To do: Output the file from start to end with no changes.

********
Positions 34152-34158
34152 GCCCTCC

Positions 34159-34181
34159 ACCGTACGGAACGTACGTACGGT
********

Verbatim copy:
Positions 34152-34158
34152 GCCCTCC

Positions 34159-34181
34159 ACCGTACGGAACGTACGTACGGT